In most markets, the price of a good is dictated by supply and demand. When supply outstrips demand, prices fall; when demand outstrips supply, prices can rise rapidly. The latter scenario currently exists in the lodging industry and is likely to persist for many years to come. Companies in this industry will likely experience large increases in profitability over the next few years as a result of the growing shortage of hotel rooms throughout the country.
High profits resuming
Most hotels and resorts are faring much better in the post-recession years than they did during the depths of the crisis. In fact, many hotel chains did not experience a sustained downturn in profitability as a result of the economic slowdown. Instead, most hotels bounced back relatively quickly.
For instance, Marriott International Inc (NYSE:MAR) experienced one year in the red before returning to profitability in 2010 (free cash flow remained positive throughout the recession). The company’s fee-based business model spared it from the heavy losses that more asset-heavy firms experienced.
The fee-based model works well for several reasons. For one, it takes much less capital to generate profits than if the company owned its land and hotels. Instead, Marriott International Inc (NYSE:MAR) uses its brand and know-how to manage hotels owned by others. This capital-light model enables it to grow revenue and profits with hardly any additional investment, allowing the company to return more capital to shareholders.
Marriott International Inc (NYSE:MAR) also exited its timeshare business, as it was unable to earn outsized profits due to heavy competition with Wyndham Worldwide Corporation (NYSE:WYN) and others. Wyndham Worldwide Corporation (NYSE:WYN) is perhaps the most profitable firm in the timeshare business because it has made the market a key component of its strategy. As a result, the company earns higher margins than most other companies in the timeshare business.
But Wyndham Worldwide Corporation (NYSE:WYN)’s real strength is its attention to shareholder return. The company has repurchased a significant number of shares over the last few years and management recently increased the dividend. Shareholder-friendly management is one of the key reasons why Wyndham Worldwide Corporation (NYSE:WYN) could be a good investment over the next decade.
Another hotel chain, Starwood Hotels & Resorts Worldwide, Inc (NYSE:HOT), has a different strategy than Marriott International Inc (NYSE:MAR) and Wyndham Worldwide Corporation (NYSE:WYN). Instead of managing other companies’ hotels like Marriott International Inc (NYSE:MAR), Starwood owns most of its properties. As a result, the company was hit hard during the recession and had to close over 50 of its hotels.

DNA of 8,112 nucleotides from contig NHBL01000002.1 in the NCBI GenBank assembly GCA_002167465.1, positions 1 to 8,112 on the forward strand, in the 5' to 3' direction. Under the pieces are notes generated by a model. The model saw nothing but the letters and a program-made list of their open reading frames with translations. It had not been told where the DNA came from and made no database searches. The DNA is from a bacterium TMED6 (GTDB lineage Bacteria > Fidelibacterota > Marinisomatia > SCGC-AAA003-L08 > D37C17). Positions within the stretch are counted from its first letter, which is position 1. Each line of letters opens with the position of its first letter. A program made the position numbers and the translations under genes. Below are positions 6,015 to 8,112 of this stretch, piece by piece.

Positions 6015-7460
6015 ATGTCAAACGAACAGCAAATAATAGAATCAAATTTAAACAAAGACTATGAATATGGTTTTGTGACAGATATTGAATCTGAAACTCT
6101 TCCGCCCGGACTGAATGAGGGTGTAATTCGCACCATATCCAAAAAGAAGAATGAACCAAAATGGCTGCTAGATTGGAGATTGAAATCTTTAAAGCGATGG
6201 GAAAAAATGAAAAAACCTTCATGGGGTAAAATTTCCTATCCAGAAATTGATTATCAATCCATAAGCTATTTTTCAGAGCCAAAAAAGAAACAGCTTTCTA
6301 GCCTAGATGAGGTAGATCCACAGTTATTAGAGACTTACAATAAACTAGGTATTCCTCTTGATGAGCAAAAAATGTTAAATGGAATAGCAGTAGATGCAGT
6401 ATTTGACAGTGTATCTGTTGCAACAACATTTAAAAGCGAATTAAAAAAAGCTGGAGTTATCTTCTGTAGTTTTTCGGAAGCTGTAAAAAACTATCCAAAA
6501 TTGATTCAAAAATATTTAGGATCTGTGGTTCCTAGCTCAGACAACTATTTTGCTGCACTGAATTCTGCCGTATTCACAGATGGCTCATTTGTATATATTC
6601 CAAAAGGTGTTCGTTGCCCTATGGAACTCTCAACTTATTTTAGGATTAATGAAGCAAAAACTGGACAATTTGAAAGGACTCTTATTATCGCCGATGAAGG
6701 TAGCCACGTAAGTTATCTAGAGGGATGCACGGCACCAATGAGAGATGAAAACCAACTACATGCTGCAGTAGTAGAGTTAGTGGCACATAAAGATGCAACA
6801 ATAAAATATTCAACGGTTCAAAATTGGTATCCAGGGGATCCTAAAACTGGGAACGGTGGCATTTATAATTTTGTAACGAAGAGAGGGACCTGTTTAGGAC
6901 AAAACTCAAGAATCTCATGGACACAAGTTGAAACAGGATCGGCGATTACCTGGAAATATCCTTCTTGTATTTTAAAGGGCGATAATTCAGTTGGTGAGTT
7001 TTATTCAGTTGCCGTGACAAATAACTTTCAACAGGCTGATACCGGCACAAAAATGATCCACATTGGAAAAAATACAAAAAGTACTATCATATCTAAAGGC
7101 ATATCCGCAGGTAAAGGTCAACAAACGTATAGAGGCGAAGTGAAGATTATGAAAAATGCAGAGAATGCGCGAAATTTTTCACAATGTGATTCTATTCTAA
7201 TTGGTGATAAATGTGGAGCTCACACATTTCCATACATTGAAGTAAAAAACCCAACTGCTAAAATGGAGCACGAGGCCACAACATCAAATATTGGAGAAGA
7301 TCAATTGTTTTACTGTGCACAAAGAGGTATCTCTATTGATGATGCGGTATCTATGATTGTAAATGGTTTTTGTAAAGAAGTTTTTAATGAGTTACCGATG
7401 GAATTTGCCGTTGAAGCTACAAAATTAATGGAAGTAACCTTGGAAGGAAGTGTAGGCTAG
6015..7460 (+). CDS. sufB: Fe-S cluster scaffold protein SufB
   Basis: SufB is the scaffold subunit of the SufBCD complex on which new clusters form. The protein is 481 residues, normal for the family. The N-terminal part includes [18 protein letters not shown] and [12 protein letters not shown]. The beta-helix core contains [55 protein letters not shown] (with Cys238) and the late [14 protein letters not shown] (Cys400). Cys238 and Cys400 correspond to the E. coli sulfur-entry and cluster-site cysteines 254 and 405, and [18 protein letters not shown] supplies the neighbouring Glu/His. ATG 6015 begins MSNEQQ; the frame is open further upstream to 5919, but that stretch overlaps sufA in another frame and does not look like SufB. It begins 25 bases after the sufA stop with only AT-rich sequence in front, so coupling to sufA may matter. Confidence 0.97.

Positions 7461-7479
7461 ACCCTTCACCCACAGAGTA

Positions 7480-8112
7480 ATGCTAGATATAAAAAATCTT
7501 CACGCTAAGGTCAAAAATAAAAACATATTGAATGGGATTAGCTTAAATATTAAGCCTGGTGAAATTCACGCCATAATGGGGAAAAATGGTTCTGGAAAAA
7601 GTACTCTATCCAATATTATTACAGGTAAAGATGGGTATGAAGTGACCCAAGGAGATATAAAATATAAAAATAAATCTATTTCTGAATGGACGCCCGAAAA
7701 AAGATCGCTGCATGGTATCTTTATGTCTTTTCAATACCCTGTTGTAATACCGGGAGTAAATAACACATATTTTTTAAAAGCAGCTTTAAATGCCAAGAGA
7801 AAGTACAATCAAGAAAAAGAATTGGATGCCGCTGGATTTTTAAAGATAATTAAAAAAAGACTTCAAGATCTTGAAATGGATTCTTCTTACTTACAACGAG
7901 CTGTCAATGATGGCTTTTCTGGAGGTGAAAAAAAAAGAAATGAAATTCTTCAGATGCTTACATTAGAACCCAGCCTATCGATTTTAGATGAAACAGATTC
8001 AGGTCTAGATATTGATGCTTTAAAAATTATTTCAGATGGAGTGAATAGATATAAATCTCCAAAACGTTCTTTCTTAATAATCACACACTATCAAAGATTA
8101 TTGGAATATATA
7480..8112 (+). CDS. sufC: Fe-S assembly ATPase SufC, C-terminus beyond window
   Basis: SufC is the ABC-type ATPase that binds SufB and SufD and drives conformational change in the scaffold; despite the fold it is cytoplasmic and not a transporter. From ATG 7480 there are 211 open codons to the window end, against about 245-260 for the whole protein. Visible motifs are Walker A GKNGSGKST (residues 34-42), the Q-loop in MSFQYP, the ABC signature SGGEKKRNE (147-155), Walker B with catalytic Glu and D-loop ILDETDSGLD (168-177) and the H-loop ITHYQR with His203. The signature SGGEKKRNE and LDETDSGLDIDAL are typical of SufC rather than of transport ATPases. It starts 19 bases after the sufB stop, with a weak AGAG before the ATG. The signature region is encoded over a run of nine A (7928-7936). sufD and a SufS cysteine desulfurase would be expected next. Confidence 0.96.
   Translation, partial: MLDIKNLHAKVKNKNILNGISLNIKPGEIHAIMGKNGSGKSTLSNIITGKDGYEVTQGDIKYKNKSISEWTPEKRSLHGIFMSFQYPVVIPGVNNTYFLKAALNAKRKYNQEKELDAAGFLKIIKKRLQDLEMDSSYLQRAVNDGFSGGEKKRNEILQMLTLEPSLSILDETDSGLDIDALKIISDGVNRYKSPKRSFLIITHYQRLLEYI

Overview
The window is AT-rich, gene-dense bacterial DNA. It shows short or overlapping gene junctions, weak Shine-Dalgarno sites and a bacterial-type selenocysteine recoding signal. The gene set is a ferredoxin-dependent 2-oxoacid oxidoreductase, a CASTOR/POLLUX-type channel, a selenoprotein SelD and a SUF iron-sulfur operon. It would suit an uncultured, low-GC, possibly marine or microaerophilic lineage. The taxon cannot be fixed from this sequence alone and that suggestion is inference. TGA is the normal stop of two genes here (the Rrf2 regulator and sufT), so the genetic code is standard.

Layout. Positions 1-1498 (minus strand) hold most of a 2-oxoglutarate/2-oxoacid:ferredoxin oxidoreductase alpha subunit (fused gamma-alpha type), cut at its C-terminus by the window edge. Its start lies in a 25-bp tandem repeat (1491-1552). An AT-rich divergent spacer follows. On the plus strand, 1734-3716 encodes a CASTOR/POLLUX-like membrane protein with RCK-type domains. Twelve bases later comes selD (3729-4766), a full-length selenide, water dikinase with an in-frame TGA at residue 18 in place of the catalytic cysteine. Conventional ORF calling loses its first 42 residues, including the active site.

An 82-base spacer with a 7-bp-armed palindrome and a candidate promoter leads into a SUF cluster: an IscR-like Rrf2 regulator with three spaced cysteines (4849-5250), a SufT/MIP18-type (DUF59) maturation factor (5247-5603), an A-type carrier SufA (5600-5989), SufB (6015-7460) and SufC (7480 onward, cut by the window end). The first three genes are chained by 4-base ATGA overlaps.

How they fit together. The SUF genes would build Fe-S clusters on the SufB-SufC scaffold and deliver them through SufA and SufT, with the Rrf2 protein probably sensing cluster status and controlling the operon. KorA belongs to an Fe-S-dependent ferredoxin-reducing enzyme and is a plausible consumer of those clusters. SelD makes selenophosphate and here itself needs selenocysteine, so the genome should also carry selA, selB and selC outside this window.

However, Starwood Hotels & Resorts Worldwide, Inc (NYSE:HOT)’s concentration in upscale brands enables it to earn higher margins than many of its peers — including Marriott.
Each of the three chains is faring much better in the current environment than they were just a few years ago, and their future prospects look brighter still due to low investment in new hotels.
Each of the three stocks trades for 20 to 22 times earnings. If an investor were to buy each company in its entirety — and if each company were to stop growing altogether — the investor would earn a roughly 5% annual return on investment.
However, each of these companies has grown at least as quickly as inflation over the last decade, and Starwood has grown much faster. Combined with the shortage in hotel rooms, it is not improbable that these companies could experience 4% to 5% annual growth over the next few years.
If you add 5% annual growth to a 5% initial yield, you get an expected annual return of 10%. That’s a pretty good return in a low interest rate environment, so investors with extra cash may want to take a closer look at these stocks.
Ted Cooper has no position in any stocks mentioned. The Motley Fool has no position in any of the stocks mentioned.
The article Lodging Industry Set to Reap Huge Profits originally appeared on Fool.com and is written by Ted Cooper.
Ted is a member of The Motley Fool Blog Network — entries represent the personal opinion of the blogger and are not formally edited.
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